A nice paper by Justin M. Rao and David H. Reiley in the recent edition of Journal of Econ Perspectives.
They look at this whole business of spamming. Interestingly, they say it is nothing but negative externality like pollution, traffic congestion:
We estimate that American firms and consumers experience costs of almost $20 billion annually due to spam. Our figure is more conservative than the $50 billion figure often cited by other authors, and we also note that the figure would be much higher if it were not for private investment in anti-spam technology by firms, which we detail further on. Based on the work of crafty computer scientists who have infiltrated and monitored spammers’ activity, we estimate that spammers and spam-advertised merchants collect gross worldwide revenues on the order of $200 million per year.Thus, the “externality ratio” of external costs to internal benefits for spam is around 100:1.
In this paper, we start by describing the history of the market for spam, highlighting the strategic cat-and-mouse game between spammers and email providers. We discuss how the market structure for spamming has evolved from a diffuse network of independent spammers running their own online stores to a highly specialized industry featuring a well-organized network of merchants, spam distributors (botnets), and spammers (or “advertisers”). We then put the spam market’s externality ratio of 100 into context by comparing it to other activities with negative externalities. Lastly, we evaluate various policy proposals designed to solve the spam problem, cautioning that these proposals may err in assuming away the spammers’ ability to adapt.
On comparison with other negative externalities, spamming ranks pretty high. The ranking is done based on externality ratio (cost/ revenue):
To put this magnitude into context, Table 3 provides estimates for the externality ratios associated with 1) the air pollution from driving a vehicle, and 2) the (nonviolent) stealing of automobiles. For driving, we use a low value for the benefifi t accrued to a driver, a fifi gure just above the operation cost per mile. In reality, people make many inframarginal trips, valued by the consumer well over the marginal cost. The cost estimate comes from Delucchi (1998), who does a nice job of accounting for the social cost of the various air pollutants emitted by an automobile; time congestion externalities are not measured so this estimate should be viewed as the cost of driving on an uncongested roadway. (Interested readers are directed to Parry, Walls, and Harrington 2007, who survey the literature more broadly, including the matter of congestion costs.) Delucchi’s preferred estimate for the social cost per mile was $0.06; using this figure gives an externality ratio of about 0.1, three orders of magnitude less than the value we obtain for spam.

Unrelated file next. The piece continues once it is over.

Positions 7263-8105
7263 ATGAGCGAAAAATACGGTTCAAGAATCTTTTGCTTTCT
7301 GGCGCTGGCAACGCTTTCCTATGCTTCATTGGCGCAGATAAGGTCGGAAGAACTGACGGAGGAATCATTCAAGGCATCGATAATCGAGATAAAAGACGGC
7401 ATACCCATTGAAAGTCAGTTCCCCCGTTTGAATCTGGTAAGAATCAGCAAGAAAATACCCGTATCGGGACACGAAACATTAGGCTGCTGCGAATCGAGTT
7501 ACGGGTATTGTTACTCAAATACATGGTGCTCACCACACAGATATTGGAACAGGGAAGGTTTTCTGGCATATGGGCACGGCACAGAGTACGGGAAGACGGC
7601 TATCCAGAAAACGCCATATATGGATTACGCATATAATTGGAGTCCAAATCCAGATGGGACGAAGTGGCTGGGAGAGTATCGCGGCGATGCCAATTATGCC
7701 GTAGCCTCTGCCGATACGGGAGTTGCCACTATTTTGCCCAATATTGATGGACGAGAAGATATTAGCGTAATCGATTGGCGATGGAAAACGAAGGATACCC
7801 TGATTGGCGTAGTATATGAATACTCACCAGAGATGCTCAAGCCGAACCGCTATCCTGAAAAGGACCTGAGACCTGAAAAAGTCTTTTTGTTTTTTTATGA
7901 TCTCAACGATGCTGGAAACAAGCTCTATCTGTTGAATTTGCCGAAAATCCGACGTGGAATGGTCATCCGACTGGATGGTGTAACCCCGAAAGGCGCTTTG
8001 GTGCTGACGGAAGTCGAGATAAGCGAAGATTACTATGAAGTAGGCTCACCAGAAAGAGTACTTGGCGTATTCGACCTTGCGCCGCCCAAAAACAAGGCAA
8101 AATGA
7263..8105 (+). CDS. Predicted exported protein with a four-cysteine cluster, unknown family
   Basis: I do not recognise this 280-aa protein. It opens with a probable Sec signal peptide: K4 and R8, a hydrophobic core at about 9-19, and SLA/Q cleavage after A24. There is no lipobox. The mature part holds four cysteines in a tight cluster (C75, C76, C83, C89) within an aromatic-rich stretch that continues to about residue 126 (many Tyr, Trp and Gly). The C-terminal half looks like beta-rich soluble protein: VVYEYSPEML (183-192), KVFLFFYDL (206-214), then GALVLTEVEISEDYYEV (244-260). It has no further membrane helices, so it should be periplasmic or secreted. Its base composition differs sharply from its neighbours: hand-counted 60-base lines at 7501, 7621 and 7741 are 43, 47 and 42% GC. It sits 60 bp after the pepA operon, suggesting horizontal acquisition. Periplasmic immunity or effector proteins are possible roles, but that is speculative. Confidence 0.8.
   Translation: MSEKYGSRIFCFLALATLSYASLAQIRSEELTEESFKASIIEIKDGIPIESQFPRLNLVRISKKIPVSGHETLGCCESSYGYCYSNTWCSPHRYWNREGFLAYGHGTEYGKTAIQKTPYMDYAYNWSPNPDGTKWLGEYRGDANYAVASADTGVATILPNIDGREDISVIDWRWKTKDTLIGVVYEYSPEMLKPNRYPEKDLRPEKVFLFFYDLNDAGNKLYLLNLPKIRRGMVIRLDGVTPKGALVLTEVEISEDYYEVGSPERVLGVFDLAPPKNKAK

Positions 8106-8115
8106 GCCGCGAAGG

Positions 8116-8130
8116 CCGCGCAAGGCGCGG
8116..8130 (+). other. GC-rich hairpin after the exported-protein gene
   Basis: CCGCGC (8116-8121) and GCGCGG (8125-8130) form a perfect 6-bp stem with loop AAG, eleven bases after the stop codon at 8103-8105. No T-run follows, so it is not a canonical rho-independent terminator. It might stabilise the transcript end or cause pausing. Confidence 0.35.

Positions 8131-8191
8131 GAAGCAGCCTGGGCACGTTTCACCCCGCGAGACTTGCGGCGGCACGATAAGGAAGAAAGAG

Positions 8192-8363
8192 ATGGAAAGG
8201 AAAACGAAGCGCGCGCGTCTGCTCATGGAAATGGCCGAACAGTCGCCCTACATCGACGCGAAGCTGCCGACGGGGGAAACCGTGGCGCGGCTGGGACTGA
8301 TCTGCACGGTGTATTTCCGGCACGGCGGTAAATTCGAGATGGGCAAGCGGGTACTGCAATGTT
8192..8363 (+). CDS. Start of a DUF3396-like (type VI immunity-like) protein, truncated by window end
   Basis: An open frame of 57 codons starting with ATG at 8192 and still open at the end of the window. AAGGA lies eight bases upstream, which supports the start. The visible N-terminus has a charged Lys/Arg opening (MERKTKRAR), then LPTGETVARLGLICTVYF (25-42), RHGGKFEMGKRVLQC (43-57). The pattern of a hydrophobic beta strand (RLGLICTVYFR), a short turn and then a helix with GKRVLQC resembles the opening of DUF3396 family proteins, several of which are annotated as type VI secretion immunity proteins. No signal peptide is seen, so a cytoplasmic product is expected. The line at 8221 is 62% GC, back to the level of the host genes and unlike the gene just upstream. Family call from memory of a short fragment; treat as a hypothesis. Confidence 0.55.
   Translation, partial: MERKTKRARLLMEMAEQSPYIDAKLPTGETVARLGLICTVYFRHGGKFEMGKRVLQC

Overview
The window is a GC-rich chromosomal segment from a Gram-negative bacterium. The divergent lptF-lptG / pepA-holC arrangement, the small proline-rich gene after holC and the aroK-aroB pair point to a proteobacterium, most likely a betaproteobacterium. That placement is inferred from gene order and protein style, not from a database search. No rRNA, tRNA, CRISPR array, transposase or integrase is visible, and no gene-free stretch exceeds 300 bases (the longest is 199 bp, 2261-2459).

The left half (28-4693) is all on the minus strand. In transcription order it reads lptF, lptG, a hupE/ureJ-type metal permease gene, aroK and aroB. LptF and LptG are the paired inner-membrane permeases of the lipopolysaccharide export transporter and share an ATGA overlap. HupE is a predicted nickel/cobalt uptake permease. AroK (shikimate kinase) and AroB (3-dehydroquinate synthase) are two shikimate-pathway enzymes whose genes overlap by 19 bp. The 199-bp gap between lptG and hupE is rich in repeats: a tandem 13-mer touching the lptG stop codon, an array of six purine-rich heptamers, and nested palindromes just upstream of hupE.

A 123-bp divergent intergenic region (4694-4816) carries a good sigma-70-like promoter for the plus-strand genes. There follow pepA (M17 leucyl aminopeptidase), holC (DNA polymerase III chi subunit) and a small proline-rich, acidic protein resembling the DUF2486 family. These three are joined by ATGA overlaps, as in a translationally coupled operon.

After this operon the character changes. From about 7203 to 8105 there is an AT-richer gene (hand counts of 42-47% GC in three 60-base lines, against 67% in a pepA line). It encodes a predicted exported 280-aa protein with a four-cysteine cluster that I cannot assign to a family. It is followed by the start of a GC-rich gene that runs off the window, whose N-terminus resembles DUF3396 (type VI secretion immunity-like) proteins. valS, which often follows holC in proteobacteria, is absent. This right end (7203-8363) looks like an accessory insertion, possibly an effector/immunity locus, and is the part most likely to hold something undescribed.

By contrast, stealing automobiles has a much higher externality ratio, as demonstrated by Field (1993). The societal costs include uninsured losses to victims, insurance premiums, law enforcement patrol costs, and the cost of prosecuting and incarcerating offenders who are caught. Adding it all up, the costs imposed on society by auto thieves are a whopping 7 to 30 times the revenue extracted from the vehicle theft.
In certain ways, nonviolent auto theft turns out to be a fairly close analogue to spam. The costs of both auto theft and spam are high, and are distributed diffusely across the majority of the population (because insurance rates and law enforcement costs account for the bulk of the costs of auto theft, as in Field 1993). Relative to other types of crime with poor insurance coverage, both have particularly diffuse costs. Unlike most crime, spam has no specififi cally identififi able victim, no especially wronged persons inspiring law enforcement to vigorously bring spammers to justice.
The authors discuss several proposals to prevent spamming. They find simpler interventions better:
In contrast to the high-level market-design interventions that have been proposed, we feel the most promising economic interventions are those that raise the cost of doing business for the spammers by cutting into their margins and thus making many campaigns unprofitable. As mentioned, one fruitful avenue is to put legal pressure on domestic banks that process payments from foreign banks known to act on behalf of spam merchants. This could put downward pressure on conversion rates and with them, profifi ts. Another proposal comes from our colleague Randall Lewis, who imagines “spamming the spammers” by identifying spam emails and placing fake orders on spam-advertised stores. This step would increase the merchants’ costs dramatically, as they would fifi nd it much more difficult to fi ll orders, and their banks may raise their fees if they submit many invalid payment authorization requests. Of course, an unintended consequence is that from time to time a legitimate merchant will be inundated with bogus product orders.
Superb read. Slightly technical on the computers side (but I think it is bare minimum one should know).
Economics is everywhere…